Overall, the bigger screen gives the iPhone 5 and iOS much more room to breathe. It’s still smaller than many Android competitors (indeed, 4-inch Android phones are considered mid-range now), but I think it’s a wise balance between screen size and portability. The taller screen also allows the iPhone 5 to rest more firmly in your hand (though the skinny jeans contingent may have trouble pocketing and retrieving the phone).
It’s all about speed
I was impressed even before turning the phone on, but once you do, Apple’s methodical polish becomes even more apparent. Thanks to the revamped A6 processor, even the most intensive games load quickly. Epic’s Infinity Blade II, for example, took less than two seconds to load from the title screen to gameplay, while it took the iPhone 4S around 20 seconds (!) to do the same. That sense of speediness extends across everything you do on the iPhone 5: apps open faster, multitasking is seamless.
There’s simply no more waiting.
Just how fast is the A6 chip? The hardware gurus at Anandtech put it through a string of tests, and not surprisingly it beat out every other high-end smartphone in most. On average, the iPhone 5 performed around twice as fast as the iPhone 4S. In my usage though, it felt even faster.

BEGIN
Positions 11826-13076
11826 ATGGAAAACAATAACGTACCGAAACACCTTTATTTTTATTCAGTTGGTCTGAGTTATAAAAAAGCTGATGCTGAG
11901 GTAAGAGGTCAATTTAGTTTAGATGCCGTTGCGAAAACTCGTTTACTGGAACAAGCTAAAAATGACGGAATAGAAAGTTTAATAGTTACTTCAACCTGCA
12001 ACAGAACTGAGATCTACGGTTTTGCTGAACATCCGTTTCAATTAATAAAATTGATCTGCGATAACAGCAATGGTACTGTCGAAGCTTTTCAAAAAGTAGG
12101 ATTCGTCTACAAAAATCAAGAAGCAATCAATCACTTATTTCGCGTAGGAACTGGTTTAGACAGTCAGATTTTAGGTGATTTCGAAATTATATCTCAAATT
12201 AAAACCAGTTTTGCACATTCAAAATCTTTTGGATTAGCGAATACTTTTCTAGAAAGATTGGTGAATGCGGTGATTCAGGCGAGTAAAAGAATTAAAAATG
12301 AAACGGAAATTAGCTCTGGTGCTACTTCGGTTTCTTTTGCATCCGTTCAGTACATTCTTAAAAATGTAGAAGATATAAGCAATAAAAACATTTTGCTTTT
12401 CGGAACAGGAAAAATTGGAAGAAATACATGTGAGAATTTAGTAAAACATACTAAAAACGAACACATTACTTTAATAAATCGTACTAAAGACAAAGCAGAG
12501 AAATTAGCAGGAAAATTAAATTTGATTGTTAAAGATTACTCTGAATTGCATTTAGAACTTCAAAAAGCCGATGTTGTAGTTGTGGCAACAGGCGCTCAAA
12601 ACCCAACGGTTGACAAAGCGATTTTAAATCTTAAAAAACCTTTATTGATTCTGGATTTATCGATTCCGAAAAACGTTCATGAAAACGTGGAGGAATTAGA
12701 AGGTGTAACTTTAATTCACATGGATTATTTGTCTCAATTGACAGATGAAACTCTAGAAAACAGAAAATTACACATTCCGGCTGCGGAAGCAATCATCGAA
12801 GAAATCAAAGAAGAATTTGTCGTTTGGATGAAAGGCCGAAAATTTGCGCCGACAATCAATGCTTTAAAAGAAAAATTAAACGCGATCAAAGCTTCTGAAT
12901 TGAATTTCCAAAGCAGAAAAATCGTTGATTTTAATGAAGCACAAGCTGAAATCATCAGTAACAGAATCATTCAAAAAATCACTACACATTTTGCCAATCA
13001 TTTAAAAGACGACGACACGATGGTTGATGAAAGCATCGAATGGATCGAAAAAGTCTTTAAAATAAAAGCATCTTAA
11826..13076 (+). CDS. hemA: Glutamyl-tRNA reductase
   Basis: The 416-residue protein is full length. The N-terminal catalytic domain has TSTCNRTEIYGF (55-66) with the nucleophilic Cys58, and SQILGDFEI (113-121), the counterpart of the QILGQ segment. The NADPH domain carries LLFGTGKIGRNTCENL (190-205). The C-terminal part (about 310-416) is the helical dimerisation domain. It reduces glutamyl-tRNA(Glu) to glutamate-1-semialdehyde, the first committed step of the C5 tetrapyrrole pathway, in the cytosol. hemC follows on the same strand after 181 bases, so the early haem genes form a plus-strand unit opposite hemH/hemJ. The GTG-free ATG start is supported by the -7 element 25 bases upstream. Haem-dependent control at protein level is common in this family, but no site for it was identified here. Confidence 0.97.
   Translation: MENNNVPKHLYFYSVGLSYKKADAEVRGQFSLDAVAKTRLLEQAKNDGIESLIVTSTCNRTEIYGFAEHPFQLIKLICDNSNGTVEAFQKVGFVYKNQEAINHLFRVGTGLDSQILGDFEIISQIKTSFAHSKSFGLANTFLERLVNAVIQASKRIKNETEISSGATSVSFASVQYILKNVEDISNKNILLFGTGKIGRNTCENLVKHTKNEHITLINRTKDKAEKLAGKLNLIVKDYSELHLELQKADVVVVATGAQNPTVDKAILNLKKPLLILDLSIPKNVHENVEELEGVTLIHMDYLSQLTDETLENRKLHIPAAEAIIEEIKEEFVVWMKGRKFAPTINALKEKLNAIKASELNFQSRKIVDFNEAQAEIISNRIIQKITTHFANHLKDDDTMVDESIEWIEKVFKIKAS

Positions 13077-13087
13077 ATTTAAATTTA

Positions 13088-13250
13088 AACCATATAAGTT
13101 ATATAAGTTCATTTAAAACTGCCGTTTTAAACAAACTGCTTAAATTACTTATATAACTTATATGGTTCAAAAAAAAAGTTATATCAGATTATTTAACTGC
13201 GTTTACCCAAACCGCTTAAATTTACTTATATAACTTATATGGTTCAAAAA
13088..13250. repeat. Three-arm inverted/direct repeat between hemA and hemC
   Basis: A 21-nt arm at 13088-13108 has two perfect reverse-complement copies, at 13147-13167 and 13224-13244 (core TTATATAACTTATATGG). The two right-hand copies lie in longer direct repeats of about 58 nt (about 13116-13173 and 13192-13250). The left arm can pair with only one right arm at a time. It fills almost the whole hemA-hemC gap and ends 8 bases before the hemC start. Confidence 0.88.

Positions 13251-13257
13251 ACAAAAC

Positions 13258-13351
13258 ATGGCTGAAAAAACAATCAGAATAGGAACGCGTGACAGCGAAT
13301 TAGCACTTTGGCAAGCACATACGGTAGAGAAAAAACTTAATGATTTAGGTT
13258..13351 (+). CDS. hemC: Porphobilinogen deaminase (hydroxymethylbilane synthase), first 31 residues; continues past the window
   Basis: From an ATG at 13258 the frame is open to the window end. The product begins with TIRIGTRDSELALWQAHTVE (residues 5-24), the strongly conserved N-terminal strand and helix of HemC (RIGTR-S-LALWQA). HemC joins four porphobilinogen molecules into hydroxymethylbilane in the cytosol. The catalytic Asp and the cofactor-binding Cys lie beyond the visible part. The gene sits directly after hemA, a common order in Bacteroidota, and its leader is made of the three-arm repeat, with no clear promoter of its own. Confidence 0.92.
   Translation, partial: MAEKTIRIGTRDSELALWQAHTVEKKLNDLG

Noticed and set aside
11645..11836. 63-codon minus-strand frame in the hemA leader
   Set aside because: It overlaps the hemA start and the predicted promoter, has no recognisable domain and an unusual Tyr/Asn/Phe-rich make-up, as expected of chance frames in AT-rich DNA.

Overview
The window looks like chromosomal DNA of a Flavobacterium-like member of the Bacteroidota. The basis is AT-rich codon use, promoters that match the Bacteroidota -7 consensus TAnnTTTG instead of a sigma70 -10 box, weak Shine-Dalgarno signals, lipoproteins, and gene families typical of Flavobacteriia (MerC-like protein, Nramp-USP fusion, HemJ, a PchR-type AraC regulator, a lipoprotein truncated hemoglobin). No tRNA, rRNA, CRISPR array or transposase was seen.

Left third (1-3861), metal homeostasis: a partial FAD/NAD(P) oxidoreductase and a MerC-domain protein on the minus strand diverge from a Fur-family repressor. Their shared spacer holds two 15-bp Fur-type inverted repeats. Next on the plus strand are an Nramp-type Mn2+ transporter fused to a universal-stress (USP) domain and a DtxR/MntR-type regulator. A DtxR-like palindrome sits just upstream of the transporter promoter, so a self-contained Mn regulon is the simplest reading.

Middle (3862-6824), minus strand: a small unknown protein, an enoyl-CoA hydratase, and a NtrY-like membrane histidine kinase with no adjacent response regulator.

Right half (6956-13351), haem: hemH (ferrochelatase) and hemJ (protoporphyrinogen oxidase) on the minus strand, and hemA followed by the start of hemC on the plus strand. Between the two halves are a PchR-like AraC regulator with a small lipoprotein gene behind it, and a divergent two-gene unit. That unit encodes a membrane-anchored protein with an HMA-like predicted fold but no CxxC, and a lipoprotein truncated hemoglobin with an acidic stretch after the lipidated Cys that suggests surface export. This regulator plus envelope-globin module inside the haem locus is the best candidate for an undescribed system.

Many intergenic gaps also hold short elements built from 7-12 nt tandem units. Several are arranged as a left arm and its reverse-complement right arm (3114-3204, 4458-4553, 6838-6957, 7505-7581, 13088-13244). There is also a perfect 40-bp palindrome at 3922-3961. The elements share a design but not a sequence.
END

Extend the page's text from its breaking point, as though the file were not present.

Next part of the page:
With such a powerful processor, it’s fitting that Apple finally made the jump to LTE 4G with the iPhone 5. The new wireless technology promises speeds five to ten times faster than 3G, but just as significant, it offers greatly improved response times. So even if you’re not getting ridiculously fast LTE speeds, the iPhone 5 will still feel zippier than the iPhone 4S when relying on the cellular network, and it’s also better suited for fast-paced online gaming.
Using AT&T’s LTE network in Brooklyn and Manhattan, I saw speeds between 2 megabits per second and 9 Mbps for both uploads and downloads. The 4G network was particularly hammered on the iPhone 5’s launch day with download speeds below 1 Mbps in Brooklyn, but things have picked up since then. While faster than typical 3G, AT&T’s LTE speeds disappointed me because I’m used to seeing download and upload figures between 10 Mbps and 20 Mbps on Android phones. Just like how AT&T’s 3G network crumbled under the onslaught of the iPhone, I’m worried that the carrier’s LTE network is similarly unprepared.
On Verizon Wireless, which had almost a year-long headstart on building its LTE network, iPhone 5 owners in New York City that I’ve talked to reported download speeds around 15 Mbps and upload speeds around 10Mbps. It could just be that AT&T’s LTE network isn’t as mature in the areas I’m testing, but the speed disparity is enough to make me considering jumping to Verizon when I get my own iPhone 5.
Even with my disappointing LTE speeds, the phone still feels zippier than the iPhone 4S. And once I hit killer LTE speeds, the iPhone 5 feels indistinguishable from a home Wi-Fi network (and at times, it performs even better than many home broadband setups).
Next: Battery performance, camera, and the trouble with iOS 6